David Reed was one of the early settlers in the Canonsburg area, according to the cemetery’s Web site; we know that he was here by at least 1779. He hosted George Washington at his house, which was awfully considerate of him, considering that Washington had come to take his house away. George was a big-time real-estate speculator, and he had claimed huge tracts of land in what was, to him, Augusta County, Virginia. (The area south of the Ohio River was still fitfully disputed between Virginia and Pennsylvania until after 1800.) The Reeds and many other settlers had moved here on the strength of other claims to the same land, and politely told Washington they would await the decision of the court. Courts ultimately ruled in favor of Washington, but the settlers moved only a short distance, close enough to walk to their little log church and be buried in its churchyard.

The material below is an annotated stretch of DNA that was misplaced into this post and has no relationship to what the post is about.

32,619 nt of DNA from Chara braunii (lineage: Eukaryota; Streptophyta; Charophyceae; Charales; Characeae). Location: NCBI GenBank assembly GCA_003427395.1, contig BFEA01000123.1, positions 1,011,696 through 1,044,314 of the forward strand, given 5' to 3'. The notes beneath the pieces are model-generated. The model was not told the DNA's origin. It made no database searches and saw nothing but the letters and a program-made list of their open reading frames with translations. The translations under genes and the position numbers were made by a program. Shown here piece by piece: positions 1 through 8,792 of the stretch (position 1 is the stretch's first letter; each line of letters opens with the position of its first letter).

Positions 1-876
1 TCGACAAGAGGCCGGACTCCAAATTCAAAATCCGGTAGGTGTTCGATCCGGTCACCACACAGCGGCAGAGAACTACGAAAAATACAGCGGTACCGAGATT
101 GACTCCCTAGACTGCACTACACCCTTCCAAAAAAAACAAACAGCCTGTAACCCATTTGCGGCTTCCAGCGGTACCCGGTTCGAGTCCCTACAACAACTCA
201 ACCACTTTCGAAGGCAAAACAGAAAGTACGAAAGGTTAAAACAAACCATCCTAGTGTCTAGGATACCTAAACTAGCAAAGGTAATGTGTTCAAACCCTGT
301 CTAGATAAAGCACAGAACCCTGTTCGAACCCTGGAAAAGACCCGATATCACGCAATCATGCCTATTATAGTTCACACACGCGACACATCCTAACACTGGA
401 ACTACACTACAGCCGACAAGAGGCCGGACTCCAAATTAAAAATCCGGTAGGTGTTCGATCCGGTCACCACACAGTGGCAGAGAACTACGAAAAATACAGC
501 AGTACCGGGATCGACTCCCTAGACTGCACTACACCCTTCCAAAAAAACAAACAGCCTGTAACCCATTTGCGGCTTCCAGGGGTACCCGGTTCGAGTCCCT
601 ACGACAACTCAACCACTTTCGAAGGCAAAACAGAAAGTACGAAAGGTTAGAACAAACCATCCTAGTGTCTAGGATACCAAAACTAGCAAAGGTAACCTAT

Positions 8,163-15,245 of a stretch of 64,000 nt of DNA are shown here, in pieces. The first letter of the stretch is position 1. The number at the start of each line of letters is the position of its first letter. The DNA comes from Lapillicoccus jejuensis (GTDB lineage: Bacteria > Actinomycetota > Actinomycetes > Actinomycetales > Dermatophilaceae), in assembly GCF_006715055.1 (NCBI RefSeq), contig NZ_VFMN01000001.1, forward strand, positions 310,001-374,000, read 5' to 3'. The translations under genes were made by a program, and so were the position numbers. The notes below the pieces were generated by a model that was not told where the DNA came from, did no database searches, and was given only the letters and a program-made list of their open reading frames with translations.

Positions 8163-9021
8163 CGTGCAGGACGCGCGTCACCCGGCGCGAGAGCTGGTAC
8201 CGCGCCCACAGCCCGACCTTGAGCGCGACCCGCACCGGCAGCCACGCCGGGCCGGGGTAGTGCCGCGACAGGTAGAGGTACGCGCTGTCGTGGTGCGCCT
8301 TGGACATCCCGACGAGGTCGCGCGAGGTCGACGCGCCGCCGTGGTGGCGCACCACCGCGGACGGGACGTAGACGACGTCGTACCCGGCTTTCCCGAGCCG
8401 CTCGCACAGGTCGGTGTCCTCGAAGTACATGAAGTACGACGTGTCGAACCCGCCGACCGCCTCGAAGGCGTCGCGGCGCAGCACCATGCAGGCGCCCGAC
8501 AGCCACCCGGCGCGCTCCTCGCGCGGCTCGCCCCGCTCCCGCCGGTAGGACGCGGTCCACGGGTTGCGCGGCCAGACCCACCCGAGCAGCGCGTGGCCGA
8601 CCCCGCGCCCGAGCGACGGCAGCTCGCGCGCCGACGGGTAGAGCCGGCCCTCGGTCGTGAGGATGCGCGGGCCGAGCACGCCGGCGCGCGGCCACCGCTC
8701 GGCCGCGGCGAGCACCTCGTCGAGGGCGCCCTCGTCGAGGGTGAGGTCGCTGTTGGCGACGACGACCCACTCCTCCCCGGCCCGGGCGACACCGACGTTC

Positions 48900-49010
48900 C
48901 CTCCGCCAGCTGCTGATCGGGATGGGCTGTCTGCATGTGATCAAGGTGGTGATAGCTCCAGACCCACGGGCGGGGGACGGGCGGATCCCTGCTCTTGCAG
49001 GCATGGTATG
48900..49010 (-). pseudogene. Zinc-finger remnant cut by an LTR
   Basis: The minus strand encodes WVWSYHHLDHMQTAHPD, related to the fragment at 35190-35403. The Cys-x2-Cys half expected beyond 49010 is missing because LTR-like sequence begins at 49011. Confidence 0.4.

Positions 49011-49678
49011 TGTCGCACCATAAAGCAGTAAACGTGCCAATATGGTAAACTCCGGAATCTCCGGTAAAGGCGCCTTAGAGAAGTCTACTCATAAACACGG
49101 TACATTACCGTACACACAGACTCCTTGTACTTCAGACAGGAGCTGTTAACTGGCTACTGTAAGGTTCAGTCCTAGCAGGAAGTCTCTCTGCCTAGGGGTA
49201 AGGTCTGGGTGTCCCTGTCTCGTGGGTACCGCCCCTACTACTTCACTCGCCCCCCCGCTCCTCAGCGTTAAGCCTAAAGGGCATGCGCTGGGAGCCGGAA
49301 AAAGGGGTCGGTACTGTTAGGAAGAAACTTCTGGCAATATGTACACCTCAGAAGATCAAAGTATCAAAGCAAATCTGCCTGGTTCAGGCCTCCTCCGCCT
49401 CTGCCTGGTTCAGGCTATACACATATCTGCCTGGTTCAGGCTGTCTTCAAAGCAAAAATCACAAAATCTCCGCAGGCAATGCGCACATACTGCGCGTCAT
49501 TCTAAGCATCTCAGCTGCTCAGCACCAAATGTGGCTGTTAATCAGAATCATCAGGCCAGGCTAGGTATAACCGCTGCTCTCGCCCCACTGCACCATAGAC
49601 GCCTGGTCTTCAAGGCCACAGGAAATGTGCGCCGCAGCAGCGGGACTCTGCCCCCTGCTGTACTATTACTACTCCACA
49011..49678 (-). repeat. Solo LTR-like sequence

Ann’s tombstone is well preserved; David’s is damaged, but enough of the inscription remains to tell us that he died in December of 1829, fifty years after his first appearance in the records as an elder of the church.
One response to “David and Ann Reed Tombstones, Oak Spring Cemetery”
[…] many other Reeds perhaps otherwise unrepresented by monuments, going all the way back to 1839. A Reed family was among the first settlers of the Canonsburg area, and some of those early settlers have […]